It was unusual in a few ways.
Not that they were spread all across Haro Strait. That has become common.
But unusual in seeing: no J Pod whales, 8 K Pod whales, and 5 L Pod whales, when there were actually 60 SRKWs present.
And to go along with that there were many K and L Pod calls and only a few J Pod calls, way in the distance.
The visual and the acoustic helped put it all together.
There was also something that, for this year, was unusual.
With all the information, publications, on-line and TV information about the importance of respecting the whales' space...there was one person, in what looked like a river kayak, who actually left the shoreline and went out and was turning one direction as they saw a whale and then turning to 'follow' it and then turning again another was spotted..
So what's the big deal?
Become an orca for a few minutes here...
"I use sound, I use my echolocation, I use my communication with other orcas as I navigate my waters. So when I see a 'log (aka kayak)' on the water I make note of the object. I now have something to pay attention to. Usually a 'log' bobs along with the current so it's no big deal. But when the 'log' keeps changing direction I now have to take time away from my foraging/travel/watching out for my little ones, etc. to make sure that 'log' doesn't get too close. There isn't any noise from that 'log' but it's not normal for a 'log' to act this way. And it sure gets in the way of my chasing after a meal when I have to pay attention to an 'unreliable' object."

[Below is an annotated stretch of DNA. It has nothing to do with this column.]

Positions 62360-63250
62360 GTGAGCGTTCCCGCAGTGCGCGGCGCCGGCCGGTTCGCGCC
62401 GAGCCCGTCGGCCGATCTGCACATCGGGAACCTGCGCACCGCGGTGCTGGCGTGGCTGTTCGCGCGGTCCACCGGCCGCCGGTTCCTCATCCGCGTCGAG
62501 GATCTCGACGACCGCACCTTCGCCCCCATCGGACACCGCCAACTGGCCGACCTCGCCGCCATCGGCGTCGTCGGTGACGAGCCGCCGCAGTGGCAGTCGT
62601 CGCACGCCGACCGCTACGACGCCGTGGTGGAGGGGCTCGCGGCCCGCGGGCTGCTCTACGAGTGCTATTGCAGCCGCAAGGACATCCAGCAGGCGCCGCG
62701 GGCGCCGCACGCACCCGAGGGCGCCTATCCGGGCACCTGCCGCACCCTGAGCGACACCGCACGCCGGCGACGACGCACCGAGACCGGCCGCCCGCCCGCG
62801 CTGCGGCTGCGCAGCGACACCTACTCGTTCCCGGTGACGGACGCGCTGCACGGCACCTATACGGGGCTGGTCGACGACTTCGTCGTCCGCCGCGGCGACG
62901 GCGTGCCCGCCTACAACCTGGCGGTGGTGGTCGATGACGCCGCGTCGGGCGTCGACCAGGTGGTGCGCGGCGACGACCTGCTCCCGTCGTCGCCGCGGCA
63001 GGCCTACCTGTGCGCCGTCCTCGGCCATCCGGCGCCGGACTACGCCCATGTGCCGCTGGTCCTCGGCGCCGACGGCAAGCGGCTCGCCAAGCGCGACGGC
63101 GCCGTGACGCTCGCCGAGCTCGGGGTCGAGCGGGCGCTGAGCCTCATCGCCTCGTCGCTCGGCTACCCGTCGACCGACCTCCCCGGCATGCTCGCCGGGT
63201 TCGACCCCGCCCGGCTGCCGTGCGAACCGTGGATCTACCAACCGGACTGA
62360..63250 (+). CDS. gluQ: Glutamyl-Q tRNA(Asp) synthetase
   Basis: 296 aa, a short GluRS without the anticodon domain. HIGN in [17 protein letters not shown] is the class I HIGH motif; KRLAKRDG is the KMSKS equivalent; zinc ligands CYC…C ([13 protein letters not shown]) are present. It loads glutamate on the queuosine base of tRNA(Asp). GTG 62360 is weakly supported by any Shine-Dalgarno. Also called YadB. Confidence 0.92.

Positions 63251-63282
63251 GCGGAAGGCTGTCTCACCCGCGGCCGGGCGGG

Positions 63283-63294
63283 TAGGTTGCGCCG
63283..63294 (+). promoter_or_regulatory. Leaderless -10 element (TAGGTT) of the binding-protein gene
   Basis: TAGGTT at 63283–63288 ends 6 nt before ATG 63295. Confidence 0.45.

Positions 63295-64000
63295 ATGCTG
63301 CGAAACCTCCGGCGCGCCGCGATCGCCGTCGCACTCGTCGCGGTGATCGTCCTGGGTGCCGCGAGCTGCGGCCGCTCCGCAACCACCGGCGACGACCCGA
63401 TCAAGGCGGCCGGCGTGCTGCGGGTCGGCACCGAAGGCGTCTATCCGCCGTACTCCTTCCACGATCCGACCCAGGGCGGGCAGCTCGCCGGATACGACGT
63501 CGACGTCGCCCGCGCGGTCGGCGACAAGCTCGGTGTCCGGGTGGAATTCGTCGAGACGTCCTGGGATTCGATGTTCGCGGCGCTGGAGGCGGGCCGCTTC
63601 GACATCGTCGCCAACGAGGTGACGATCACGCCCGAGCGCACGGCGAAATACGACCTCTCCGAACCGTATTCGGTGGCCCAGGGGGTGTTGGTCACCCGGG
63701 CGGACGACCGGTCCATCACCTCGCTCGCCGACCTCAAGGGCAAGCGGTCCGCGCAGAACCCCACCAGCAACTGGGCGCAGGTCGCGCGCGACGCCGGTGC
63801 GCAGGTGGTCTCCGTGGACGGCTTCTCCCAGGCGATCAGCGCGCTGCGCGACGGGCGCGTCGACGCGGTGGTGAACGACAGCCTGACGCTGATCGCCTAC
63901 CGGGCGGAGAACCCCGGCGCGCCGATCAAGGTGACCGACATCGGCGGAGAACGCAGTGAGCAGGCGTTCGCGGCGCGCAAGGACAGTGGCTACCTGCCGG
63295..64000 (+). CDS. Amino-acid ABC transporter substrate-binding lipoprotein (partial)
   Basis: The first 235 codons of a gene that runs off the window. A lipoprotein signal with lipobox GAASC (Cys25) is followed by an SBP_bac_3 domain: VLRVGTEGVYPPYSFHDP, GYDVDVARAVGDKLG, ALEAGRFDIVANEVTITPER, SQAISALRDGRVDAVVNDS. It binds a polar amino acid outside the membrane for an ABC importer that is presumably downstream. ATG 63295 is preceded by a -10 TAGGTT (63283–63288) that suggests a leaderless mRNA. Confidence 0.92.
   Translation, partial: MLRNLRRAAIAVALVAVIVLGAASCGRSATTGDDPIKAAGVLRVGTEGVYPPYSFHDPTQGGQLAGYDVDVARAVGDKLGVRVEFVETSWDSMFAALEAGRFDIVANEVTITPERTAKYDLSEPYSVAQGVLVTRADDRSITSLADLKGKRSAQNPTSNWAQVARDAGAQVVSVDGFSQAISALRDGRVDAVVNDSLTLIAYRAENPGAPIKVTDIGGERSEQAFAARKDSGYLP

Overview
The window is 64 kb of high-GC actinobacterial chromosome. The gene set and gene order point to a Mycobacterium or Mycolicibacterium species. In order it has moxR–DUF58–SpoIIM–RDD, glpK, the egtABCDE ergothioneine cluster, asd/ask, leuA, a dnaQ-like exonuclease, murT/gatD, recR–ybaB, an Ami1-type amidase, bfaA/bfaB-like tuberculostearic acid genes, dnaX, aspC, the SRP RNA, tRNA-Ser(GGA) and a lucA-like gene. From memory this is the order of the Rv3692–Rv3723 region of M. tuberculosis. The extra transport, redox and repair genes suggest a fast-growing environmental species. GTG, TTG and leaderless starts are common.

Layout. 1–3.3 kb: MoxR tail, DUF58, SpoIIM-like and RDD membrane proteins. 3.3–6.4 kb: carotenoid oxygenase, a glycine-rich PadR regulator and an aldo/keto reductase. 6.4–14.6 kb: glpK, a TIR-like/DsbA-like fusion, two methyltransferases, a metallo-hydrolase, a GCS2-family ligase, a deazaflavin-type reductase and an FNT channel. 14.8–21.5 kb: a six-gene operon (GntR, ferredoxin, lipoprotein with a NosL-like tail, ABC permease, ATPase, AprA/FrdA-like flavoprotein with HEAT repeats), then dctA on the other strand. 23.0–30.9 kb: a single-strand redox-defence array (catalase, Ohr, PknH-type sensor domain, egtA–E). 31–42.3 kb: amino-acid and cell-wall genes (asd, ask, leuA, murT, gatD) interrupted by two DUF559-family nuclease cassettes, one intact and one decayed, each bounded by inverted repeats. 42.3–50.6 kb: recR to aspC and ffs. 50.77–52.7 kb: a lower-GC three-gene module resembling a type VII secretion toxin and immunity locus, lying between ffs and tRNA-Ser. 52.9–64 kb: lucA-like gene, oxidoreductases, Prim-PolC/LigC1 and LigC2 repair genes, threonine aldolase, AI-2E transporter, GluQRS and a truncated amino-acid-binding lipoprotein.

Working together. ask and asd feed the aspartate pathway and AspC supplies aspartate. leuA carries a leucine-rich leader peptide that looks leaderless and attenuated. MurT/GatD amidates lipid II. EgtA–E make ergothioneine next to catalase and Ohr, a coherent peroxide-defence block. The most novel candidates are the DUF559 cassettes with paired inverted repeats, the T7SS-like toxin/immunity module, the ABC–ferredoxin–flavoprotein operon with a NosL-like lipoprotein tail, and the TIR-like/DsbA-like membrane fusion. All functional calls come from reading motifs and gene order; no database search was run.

Just because you don't have a motor does not mean you have no impact on the orcas' world. Staying tight to shore in the kelp, out of the path of the whales, a person still gets to 'be there' with them without disturbing the whales.
In this instance it was sad to see a person on shore encouraging this behavior. So it opened the door to have conversation about what had occurred. Hopefully there is greater understanding by one more person.
Think of the whales first, please.
This is their home and not ours.